Discrimination of any kind should not happen. When it does, employers need to take swift and robust action against the perpetrator.
However, what happens when the discrimination is not overt, or obvious, but comes from an unconsciously held bias that taints the decisions an employer makes?
The Royal Society explains unconscious bias as “when we make judgments or decisions on the basis of our prior experience, our own personal deep-seated thought patterns, assumptions or interpretations, and we are not aware that we are doing it.”
Everyone can think in a way that involves unconscious bias at some point, but it's important to be aware of it and not let it affect behaviour or decisions.
There are many forms of unconscious bias, which include the following:
- Affinity bias - A preference for individuals who share the same characteristics, life experiences, personal and cultural values or social background.
- Halo effect - Placing too much significance on a particularly great feature about an individual, whilst excluding other important factors.
- Horns effect - Placing too much significant on an individual's negative trait.
- Attribution bias - Evaluating an individuals' behaviour and attributing it to something personal about them.
- Beauty bias - Treating individuals too harshly or too favourably depending on their appearance.
- Gender Bias - Displaying a preference for one gender over another.
- Conformity bias - Where an individual's views are swayed too much by other people.
- Contrast effect - Where individuals compare the second thing with the first thing, resulting in a skewed opinion of the overall picture.
- Confirmation bias - Where individuals primarily search for evidence that backs up their opinions rather than looking at the whole picture objectively.
- Accent bias - Where individuals are drawn to certain accents over others and allow them to frame opinions of people.
Unconscious bias can occur in all areas of life, but in a workplace context, it can affect who is recruited, who is promoted and who receives certain opportunities at work.
Whilst most companies will have procedures in place to prevent employees not having equal opportunities due to their characteristics, they may not take into account a subconscious bias of this nature.
Biases can arise due to a number of characteristics, some of which may not be related to discrimination. However, in situations where this bias can be attributed to someone's protected characteristic, such as their race, age, gender or sexual orientation, employers may face costly discrimination claims.
For example, a person's appearance, background or personality could be linked to a protected characteristic, such as their race or gender.
Employers and employees must not make decisions about job applicants or staff based on a protected characteristic. Doing so could lead to a discrimination claim to an employment tribunal.
How to avoid unconscious bias in the workplace
- Implementing blind recruitment - Reviewing job applications and CVs to decide who to invite to an interview can be a difficult task at the best of times, however you must be careful not to allow unconscious bias to impact who is chosen for the interview stage. Implementing blind recruitment is where you remove candidate's personal characteristics from job applications in order to purely focus on their ability to conduct the role.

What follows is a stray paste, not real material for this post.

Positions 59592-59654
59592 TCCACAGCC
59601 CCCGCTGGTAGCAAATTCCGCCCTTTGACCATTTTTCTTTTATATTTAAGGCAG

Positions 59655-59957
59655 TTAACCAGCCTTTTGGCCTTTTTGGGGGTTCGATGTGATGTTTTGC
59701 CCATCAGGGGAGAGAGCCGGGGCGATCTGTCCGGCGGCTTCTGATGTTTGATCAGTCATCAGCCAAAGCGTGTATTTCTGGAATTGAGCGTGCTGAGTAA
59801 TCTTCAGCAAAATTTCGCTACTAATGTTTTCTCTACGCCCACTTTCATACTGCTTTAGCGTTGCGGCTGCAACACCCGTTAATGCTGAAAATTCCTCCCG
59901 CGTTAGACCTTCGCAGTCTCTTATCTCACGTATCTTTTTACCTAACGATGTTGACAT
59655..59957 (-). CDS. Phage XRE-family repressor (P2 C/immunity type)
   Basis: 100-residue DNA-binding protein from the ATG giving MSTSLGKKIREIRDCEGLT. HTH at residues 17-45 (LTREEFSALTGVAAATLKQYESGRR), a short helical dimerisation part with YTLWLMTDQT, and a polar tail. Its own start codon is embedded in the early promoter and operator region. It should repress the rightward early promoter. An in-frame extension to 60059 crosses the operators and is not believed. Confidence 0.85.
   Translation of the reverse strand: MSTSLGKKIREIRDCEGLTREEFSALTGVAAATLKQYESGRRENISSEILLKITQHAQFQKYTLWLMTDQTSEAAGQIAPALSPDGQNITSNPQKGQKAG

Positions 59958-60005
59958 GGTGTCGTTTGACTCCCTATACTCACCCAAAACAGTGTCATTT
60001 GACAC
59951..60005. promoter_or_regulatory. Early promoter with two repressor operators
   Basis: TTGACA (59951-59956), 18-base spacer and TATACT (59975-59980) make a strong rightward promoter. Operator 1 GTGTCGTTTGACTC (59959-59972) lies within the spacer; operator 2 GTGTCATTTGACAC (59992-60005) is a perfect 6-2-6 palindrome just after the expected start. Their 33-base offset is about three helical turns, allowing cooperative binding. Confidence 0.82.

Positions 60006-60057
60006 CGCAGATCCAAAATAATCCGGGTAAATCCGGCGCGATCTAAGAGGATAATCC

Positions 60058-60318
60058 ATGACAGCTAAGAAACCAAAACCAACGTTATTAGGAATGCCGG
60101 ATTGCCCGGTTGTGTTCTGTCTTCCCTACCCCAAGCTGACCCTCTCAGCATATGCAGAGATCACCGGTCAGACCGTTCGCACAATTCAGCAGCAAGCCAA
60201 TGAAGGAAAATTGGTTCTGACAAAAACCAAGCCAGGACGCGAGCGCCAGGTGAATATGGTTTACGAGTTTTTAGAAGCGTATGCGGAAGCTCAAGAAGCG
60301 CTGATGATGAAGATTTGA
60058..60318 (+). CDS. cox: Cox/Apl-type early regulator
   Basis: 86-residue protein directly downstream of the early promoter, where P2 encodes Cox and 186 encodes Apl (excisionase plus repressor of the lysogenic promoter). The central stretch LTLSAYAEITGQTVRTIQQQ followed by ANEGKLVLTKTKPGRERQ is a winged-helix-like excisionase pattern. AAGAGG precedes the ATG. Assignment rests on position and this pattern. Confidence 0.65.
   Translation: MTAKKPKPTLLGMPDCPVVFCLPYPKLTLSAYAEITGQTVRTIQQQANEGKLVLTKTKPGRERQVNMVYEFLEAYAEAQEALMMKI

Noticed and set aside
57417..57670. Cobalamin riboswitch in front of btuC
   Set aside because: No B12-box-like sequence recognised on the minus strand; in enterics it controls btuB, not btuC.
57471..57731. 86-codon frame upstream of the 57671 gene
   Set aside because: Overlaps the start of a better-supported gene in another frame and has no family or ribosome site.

- Omitting personal interview questions - Unconscious bias can also occur during an interview and you should take care not to ask any interview questions which relate to protected characteristics, such as race, sexuality or marital status. The information gleaned from these questions could unknowingly influence decision making and lead to claims of discrimination if the individual is not offered the job.
- Using multiple interviewers - During an interview, it is advisable to have multiple interviewers present, preferably from a diverse range of backgrounds, to ensure hiring decisions are not dominated by one person's opinion and guard against gender bias.
- Grading staff fairly - Promotions and bonuses are other instances where employers may fall foul of unconscious bias, with many commentators regularly attributing this to the lack of gender and ethnic diversity in senior roles. To avoid this taking place, employers should set clear and fair targets for progression, perhaps by introducing designated job bands, which will allow you to determine without dispute when an employee is performing to a level that is deserving of promotion.
- Discounting personal relationships - Employees in the same positions should always be graded and monitored in the same way, with any major decisions on staff bonuses being a collective one between managers and HR personnel to reduce the chance of bias.
- Checking equality, diversity and inclusion in your workplace - To check equality, diversity and inclusion in your workplace, you can start by using the equality and diversity monitoring forms job applicants and employees have completed. Employers should then analyse the information for any significant differences between groups based on protected characteristics and carry out an investigation if something needs looking into.
- Equality, diversity and inclusion policy - ensure to have the requisite policies in place which are reviewed and updated regularly, and that training on the policy is delivered across the workforce.
How a person thinks can depend on their life experiences and sometimes they have beliefs and views about other people that might not be right or reasonable. This means they could make a decision influenced by false beliefs or assumptions. Sometimes it's also called 'stereotyping'.
Treating someone less favourable in the workplace due to their protected characteristic would amount to discrimination, and direct discrimination can never be justified, no matter how well-intentioned the motive.